"But if I was an IP holder and I saw that there was somebody that was that impassioned to work with the content, that they were willing to dedicate their own time and energy and potentially money to make it, then I think the smarter approach would be to contact them and see if there wasn't a way to do a project with them, very much like Kickstarter, get them somehow involved in it so that it really is you as a creator being [able] to make sure that you're controlling the quality and direction and stuff like that, but also getting lots of good fan input and really finding a perfect blend between fan and creator to make something very unique."
To Capcom's credit, the support of Street Fighter X Mega Man demonstrated some of that joint interaction. Also consider SEGA's recent Sonic CD and Sonic 1 remasters, which were spearheaded by members of the Sonic fan game community. Inafune sees the benefit of such close relationships with fans, and I hope this attitude spreads even further throughout the industry.
This line of action of course stems from Inafune's dissatisfaction with Japanese game companies, leading to no shortage of damning remarks. But whether you think he's blowing smoke or has legitimate concerns, we can at least agree that his words are fueled by a desire to see the Japanese industry regain some of the influence and might it lost over the past few years, hence why he aims for evolution and innovation through his companies comcept and intercept.
Rather ironic that two of his current projects are a Ninja Gaiden spin-off and a Mega Man spiritual successor. But to be fair, he seems to believe that there is just as much room for innovation in the development process as there is in games themselves, which would explain the unorthodox foundations lying beneath Yaiba: Ninja Gaiden Z and Mighty No. 9.
By the way, you may remember another project that Inafune is heading: the high-seas 3DS adventure Kaio: King of Pirates. Though the game was originally scheduled for a 2012 release then later pushed back a year, its current status is a mystery. Is it vaporware?
According to Inafune, the situation is out of his hands. Publisher Marvelous has not announced a strategy for the game, thus any inquiries concerning Kaio would have to go through them. This situation reminds me of Yuji Naka's Rodea the Sky Soldier and its extended period of silence. Publisher Kadokawa recently re-confirmed the game's existence, so I have hope that Marvelous will make a similar statement in the near future.
Inafune may have harsh words for his Japanese brethren, but he's still supportive of those companies that attempt something a little more offbeat. Like, say, using his real-world likeness in a rather significant capacity. I'm talking about Idea Factory and the inclusion of Inafune as a laser-spewing summon in the Hyperdimension Neptunia series and as the main character's uncle in the visual novel Sweet Fuse. More bizarre than the typical cameo, no?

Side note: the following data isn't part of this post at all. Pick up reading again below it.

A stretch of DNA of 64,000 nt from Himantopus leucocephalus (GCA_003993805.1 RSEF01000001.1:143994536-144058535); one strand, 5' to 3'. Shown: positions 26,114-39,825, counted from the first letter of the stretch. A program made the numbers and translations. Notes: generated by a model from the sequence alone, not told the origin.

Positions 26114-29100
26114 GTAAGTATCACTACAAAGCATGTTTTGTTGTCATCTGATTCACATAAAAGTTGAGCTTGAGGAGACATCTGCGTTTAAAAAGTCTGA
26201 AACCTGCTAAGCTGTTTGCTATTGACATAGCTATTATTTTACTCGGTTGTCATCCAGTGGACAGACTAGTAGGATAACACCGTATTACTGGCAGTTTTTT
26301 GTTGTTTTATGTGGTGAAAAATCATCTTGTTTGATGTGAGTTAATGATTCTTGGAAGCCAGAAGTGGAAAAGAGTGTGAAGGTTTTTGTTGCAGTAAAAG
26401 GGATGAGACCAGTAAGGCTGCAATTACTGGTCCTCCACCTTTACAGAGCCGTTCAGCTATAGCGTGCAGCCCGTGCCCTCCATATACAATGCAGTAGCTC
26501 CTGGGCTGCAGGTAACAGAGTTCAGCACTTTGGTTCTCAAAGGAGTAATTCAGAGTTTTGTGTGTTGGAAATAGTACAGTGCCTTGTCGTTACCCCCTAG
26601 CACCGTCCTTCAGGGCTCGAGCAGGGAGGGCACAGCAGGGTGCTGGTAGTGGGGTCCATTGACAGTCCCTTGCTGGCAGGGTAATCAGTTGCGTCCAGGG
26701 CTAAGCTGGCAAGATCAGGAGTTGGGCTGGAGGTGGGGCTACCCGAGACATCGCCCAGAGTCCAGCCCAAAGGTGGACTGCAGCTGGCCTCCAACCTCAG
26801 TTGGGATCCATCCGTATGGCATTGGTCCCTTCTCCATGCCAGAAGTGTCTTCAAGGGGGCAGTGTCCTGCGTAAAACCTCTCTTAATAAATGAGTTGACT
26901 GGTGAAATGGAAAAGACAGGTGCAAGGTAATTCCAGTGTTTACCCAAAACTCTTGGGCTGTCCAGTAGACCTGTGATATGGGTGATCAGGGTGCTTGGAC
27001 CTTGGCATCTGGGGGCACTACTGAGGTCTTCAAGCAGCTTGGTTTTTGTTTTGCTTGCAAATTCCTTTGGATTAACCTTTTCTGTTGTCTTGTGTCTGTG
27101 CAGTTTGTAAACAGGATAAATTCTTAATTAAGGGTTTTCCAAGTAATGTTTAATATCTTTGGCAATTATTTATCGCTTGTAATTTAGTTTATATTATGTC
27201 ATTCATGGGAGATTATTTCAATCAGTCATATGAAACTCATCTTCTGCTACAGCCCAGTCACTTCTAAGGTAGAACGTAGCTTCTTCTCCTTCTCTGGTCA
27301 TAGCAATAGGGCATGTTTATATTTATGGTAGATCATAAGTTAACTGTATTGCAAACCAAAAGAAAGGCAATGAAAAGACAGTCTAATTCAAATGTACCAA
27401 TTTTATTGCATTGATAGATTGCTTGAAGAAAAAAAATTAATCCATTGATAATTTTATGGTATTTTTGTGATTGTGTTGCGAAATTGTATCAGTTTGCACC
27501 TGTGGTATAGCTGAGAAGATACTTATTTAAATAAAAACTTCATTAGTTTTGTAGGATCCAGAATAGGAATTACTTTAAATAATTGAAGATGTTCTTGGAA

"We got this idea," Idea Factory said to him. "We kind of like you to be in the game as a character." They didn't think he'd agree to it, but Inafune was so pleased by their wild initiative that he responded with an emphatic,"Sure, let's do it! Why not? Sounds crazy and fun and new! At least we're doing something new!" Is that innovation? Inafune believes so, but I don't think anyone else would say the cameos aren't at least bizarrely entertaining.
I also took a moment to inquire about his thoughts regarding PlatinumGames, considering their shared history at Capcom. "I think that they are a very talented group of people," he mused. "I've known them when they were all at Capcom and we were working together, so it's really hard to say what their strengths and weaknesses are, certainly in an interview like this. But I think that they have their own style and they're really good at that style. It's different from how I would necessarily build out or develop a game, but I think it certainly works for them and allows them to create something that's very unique and cool for sure.
"I guess if I was going to say there's one area for improvement, maybe it's on how they produce things. They're great at building out great games, but they never really seem to hit the sales marks that they need to, so that gap needs to be decreased, shortened by stronger producers, etc. That will make their games hit a wider audience."
By this point in the interview, I was ready to pull out the big guns and seek answers to some long-standing Mega Man mysteries. I didn't get to ask as many of your questions as I would have liked, but I guarantee you'll be amazed at some of these responses nonetheless.